Join the Rutledge Lab at University College London

Are you interested in working at the intersection of decision and affective neuroscience?

Do you want to develop computational models of decision making and subjective feelings and use neuroimaging and smartphones to explore the causes of mood disorders like depression? We are looking for you!

MSc applicants. We accept MSc/MRes students each fall. Unfortunately we only have space for a few students each year so contact us early to let us know you are interested. You can find a list of recent MSc projects here.

Predoctoral applicants. Students can apply to the four-year PhD in Computational Psychiatry at the Max Planck UCL Centre for Computational Psychiatry and Ageing Research on Russell Square (most recent deadline: 11 February 2018). The most recent advertisement is available here.

If you are interested in working in the lab, email Robb to discuss possibilities for PhD research. Interested students from the Wellcome Trust neuroscience 4-year PhD programme (most recent deadline: 20 December 2017) should email Robb about possible rotation research.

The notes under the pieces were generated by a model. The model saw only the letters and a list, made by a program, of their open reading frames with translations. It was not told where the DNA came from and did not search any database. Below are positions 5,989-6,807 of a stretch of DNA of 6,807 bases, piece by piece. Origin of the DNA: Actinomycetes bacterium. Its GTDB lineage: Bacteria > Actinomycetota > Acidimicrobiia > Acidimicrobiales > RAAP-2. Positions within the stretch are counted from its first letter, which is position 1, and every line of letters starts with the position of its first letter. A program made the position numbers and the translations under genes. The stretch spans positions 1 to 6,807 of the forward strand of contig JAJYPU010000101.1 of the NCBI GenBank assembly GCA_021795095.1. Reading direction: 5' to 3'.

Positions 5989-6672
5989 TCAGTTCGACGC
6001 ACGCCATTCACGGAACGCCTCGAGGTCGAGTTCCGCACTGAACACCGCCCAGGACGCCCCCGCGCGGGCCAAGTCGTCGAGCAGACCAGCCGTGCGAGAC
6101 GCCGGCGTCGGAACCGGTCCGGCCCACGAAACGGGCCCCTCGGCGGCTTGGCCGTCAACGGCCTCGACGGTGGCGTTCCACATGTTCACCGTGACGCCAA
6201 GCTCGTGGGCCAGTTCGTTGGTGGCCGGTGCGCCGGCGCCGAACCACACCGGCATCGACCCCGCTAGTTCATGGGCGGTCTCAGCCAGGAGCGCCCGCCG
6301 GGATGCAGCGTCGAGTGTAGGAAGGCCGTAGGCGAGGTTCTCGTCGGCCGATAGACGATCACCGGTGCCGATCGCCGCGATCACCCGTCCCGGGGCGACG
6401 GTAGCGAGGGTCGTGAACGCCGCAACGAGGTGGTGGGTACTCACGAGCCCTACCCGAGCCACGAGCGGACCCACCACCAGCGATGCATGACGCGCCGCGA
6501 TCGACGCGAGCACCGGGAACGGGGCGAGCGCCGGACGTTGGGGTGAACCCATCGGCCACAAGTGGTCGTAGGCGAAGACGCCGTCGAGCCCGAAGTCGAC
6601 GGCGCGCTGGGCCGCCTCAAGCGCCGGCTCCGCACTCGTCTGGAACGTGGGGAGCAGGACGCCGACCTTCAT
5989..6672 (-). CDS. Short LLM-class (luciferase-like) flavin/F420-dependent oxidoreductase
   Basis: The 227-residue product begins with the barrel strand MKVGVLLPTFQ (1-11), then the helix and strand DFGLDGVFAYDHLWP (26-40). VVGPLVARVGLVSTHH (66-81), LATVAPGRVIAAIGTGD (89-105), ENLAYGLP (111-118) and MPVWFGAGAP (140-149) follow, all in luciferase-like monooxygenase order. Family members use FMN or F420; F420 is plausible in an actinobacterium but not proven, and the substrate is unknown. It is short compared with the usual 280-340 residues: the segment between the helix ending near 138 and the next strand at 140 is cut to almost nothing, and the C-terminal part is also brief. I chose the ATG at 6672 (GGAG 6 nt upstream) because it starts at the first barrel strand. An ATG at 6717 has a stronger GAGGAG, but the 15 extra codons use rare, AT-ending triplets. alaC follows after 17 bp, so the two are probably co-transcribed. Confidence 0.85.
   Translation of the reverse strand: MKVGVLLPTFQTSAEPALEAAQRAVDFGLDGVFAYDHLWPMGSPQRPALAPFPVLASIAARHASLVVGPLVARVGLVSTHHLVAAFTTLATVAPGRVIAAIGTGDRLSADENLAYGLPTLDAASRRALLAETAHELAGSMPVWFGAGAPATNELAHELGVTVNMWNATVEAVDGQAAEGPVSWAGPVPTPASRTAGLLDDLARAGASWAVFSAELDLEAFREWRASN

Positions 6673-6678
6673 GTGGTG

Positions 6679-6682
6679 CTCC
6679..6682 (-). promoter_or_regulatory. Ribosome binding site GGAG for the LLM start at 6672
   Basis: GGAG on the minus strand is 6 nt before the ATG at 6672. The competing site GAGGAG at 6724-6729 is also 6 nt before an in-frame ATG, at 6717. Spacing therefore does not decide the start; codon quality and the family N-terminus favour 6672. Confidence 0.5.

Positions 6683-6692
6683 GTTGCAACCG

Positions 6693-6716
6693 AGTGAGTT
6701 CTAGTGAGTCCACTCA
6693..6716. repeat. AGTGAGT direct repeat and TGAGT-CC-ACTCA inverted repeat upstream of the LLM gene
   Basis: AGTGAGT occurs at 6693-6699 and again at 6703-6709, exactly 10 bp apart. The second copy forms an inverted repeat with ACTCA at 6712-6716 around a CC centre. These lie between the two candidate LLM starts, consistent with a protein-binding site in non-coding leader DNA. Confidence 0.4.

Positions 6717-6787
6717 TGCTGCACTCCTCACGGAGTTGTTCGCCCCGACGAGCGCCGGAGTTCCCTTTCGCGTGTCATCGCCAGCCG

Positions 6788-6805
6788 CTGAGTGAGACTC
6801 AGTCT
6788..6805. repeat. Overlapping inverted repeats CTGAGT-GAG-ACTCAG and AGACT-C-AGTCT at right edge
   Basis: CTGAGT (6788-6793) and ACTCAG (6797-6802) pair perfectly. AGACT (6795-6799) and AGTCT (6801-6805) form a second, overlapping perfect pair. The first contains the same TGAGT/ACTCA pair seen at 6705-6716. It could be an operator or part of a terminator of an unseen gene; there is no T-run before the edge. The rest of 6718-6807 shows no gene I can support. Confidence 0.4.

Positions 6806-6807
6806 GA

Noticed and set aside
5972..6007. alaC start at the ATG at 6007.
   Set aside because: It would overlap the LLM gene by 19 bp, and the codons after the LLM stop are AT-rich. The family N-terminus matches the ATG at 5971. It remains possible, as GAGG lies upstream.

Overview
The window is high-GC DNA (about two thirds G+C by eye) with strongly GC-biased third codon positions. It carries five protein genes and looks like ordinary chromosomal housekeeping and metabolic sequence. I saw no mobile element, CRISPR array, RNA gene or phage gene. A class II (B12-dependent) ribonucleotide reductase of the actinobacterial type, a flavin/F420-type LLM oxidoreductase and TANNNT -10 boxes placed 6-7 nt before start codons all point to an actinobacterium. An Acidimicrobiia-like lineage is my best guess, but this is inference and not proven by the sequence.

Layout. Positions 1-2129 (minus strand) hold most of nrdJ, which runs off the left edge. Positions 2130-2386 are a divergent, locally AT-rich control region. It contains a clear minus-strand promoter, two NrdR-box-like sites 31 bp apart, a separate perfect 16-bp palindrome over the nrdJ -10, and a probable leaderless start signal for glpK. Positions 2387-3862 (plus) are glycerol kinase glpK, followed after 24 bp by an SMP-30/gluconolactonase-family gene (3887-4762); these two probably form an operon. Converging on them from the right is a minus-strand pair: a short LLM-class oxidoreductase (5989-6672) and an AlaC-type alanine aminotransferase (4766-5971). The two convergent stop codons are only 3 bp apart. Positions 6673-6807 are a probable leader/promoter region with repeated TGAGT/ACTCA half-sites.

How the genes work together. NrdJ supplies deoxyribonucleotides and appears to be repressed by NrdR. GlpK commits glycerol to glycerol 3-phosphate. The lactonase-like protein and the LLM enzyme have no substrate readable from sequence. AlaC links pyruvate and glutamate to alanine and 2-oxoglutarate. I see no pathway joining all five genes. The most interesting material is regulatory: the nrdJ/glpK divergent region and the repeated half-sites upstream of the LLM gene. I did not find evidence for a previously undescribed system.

Postdoctoral applicants. Email Robb to discuss possibilities, even if you are not finishing your PhD until next year. Applying for postdoctoral fellowships can take time, and it's never too early to start thinking about what you want to work on next. Ideal applicants might have computational or clinical backgrounds or extensive experience with decision or affective neuroscience research. Applicants should be interested in contributing to the emerging field of computational psychiatry. There are several possible sources of funding, most of which have deadlines up to one year in advance of starting the project:

Human Frontier Science Program Long-Term Fellowships (Deadline August)
Sir Henry Wellcome Postdoctoral Fellowships (Deadlines November and April)
Newton International Fellowship (Deadline March)
EU Marie Curie Fellowships (Deadline September)

Key collaborators: Ray Dolan (UCL) and Peter Dayan (UCL). 

Clinical collaborators: Glyn Lewis (UCL), Peter Fonagy (UCL), Argyris Stringaris (NIMH), Roland Zahn (Kings), Chadi Abdallah (Yale), and John Krystal (Yale).